“Menil Curve,” the slice of white metal near the MDI’s west entrance, is the last public commission that Ellsworth Kelly completed before his death at the end of 2015. The Menil owns a number of the great Minimalist’s works, including many drawings; the curve is among his iconic shapes. The sculpture’s reflective quality contrasts with the matte finish of the wall behind it, a relationship that changes with the daylight. View it from the sidewalk on West Main, and the piece almost disappears, becoming simply a “line” above the grass.
Michael Heizer’s zig-zaggy land sculptures “Rift” and “Dissipate” have moved from the front lawn of the “mother ship” museum to a dramatic new space on the MDI’s east side that looks like a stretch of Nevada outback. Suddenly, viewers see the essence of the sculptures as the artist intended them to look, with effects that change with the weather and daylight. Heizer oversaw the painstaking re-installation, which took more than a year of planning and subsurface work. The aragonite gravel landscape more closely re-created the works’ original setting in a Nevada lake bed. The actual sculpture, as Heizer sees it, is not the steel framing but the “negative space” that steel creates. (So drawing, in that sense, can be invisible.)
3. Lines in dialogue
Renzo Piano described the design for his Cy Twombly Gallery as “a butterfly landing on a rock.” That became an inspiration. “We don’t want to mimic, but we want to respond,” said architect Mark Lee, one of the JohnstonMarklee partners. The thin white edge of the steel on the MDI and the block wall of the energy house respond to the butterfly and rock theme, also framing a “new form of defined, open space” that didn’t previously exist on the campus, he added.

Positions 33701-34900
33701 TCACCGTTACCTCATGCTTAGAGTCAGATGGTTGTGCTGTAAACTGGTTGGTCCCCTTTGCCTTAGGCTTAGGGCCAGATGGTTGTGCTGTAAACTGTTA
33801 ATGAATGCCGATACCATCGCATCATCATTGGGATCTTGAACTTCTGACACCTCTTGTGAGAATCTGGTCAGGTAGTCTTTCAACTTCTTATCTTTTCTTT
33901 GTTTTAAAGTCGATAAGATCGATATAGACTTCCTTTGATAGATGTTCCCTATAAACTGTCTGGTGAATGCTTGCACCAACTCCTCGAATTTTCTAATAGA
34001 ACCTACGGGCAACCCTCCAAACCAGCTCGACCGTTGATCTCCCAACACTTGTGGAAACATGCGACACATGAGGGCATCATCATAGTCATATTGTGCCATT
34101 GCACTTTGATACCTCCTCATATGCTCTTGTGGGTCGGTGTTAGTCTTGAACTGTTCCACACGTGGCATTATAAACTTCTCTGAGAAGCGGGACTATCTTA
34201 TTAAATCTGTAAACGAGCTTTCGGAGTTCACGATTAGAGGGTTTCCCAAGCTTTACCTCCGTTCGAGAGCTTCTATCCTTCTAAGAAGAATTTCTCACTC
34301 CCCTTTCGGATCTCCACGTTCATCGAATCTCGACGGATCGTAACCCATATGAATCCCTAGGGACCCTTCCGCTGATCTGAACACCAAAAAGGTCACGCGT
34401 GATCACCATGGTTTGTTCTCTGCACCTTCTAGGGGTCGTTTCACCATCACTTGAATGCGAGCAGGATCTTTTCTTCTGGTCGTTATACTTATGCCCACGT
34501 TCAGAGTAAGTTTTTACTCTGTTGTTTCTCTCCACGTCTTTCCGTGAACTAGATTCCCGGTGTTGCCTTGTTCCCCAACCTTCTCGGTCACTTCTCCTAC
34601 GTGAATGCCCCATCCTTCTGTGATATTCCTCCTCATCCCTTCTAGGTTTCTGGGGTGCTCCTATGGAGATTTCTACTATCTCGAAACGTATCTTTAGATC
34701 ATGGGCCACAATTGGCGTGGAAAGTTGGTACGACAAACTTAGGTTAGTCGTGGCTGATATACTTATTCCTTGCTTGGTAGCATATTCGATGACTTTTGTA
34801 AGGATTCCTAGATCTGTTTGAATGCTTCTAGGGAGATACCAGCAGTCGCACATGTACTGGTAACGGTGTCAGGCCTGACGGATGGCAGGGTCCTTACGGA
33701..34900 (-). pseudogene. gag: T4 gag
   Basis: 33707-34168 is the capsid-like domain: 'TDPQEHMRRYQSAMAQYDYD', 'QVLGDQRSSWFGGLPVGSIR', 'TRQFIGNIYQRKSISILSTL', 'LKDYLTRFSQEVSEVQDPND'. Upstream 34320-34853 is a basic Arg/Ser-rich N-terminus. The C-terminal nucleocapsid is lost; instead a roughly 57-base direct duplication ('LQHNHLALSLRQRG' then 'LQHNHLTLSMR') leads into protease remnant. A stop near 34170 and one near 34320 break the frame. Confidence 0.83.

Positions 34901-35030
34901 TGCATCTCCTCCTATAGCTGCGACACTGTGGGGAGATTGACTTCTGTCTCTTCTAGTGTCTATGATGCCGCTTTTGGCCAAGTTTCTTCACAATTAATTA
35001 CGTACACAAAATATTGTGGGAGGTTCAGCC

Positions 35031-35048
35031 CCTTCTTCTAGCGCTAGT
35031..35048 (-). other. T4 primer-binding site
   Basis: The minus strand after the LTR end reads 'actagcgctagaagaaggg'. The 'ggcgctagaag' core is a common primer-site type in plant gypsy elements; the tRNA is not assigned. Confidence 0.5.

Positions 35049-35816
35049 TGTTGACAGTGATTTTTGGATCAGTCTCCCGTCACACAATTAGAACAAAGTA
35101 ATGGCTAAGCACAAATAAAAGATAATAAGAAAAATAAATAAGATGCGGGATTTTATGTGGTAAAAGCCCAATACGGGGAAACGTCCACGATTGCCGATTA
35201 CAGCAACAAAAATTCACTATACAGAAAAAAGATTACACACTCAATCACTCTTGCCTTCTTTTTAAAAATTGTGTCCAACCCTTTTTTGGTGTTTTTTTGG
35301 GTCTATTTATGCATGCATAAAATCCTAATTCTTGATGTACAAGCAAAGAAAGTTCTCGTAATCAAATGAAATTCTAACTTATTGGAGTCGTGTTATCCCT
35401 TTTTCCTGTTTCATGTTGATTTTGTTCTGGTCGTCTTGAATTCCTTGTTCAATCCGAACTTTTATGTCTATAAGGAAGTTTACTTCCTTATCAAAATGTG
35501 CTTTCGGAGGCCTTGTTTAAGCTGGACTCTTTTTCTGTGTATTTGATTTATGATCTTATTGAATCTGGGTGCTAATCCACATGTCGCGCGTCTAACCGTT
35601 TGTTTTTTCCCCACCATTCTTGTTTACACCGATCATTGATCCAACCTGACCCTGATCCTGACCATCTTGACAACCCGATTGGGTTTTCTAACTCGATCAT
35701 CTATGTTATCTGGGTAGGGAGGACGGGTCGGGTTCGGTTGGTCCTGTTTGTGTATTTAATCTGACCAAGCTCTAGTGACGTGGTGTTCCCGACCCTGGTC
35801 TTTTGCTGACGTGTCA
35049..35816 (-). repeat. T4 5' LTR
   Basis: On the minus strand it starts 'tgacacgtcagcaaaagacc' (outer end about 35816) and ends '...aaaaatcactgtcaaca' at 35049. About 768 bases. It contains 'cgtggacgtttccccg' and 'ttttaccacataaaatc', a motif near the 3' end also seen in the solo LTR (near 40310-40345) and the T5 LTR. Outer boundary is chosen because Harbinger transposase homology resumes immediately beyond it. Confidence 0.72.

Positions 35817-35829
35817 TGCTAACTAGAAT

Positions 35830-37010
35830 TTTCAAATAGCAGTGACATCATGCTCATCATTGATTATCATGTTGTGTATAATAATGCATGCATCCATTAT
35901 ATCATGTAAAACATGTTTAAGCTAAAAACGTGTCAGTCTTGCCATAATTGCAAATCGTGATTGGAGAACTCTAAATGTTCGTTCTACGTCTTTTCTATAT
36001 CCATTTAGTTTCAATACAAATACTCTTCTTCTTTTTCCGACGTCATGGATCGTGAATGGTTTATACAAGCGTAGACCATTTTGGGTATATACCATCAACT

The gabled ceilings of the MDI respond to the Menil neighborhood’s bungalows. JohnstonMarklee also honors Piano’s main museum building in numerous ways — check out the corresponding gray cypress of some of the exterior walls; the generous porches around three sides; the continuous garden views; and the overall nature of atmospheric light — even though it comes in mostly from the sides of the MDI rather than the ceiling, as in Piano’s building. “You’re always aware of the weather outside,” architect Sharon Johnston said. “The ephemeral atmosphere was a mandate for us.”
4. “The Condition of Being Here”
Few artists have explored the possibilities of drawing as deeply and consistently as Jasper Johns. The MDI’s first exhibition shows his extraordinary range, through 41 works produced between 1954 and 2016. Seven are loans from the artist; the rest are promised gifts or belong to the MDI’s collection of 2,500 modern and contemporary masterworks. This is no biographical art-history lesson. It’s more about encouraging viewers to look and discover how Johns returns in myriad ways to themes that have engaged him for decades, including allusions to photographs and signature motifs such as flags, targets and numbers — which Johns calls “things the mind already knows.”
The show’s title — “The Condition of Being Here” — is borrowed from a sketchbook note he made in 1968 that begins with the line, “One would like not to be led.” Which seems a perfect way to approach both the exhibition, the exquisite building that holds it and the inviting landscape all around it. Houstonians are lucky to have many years of discovery ahead.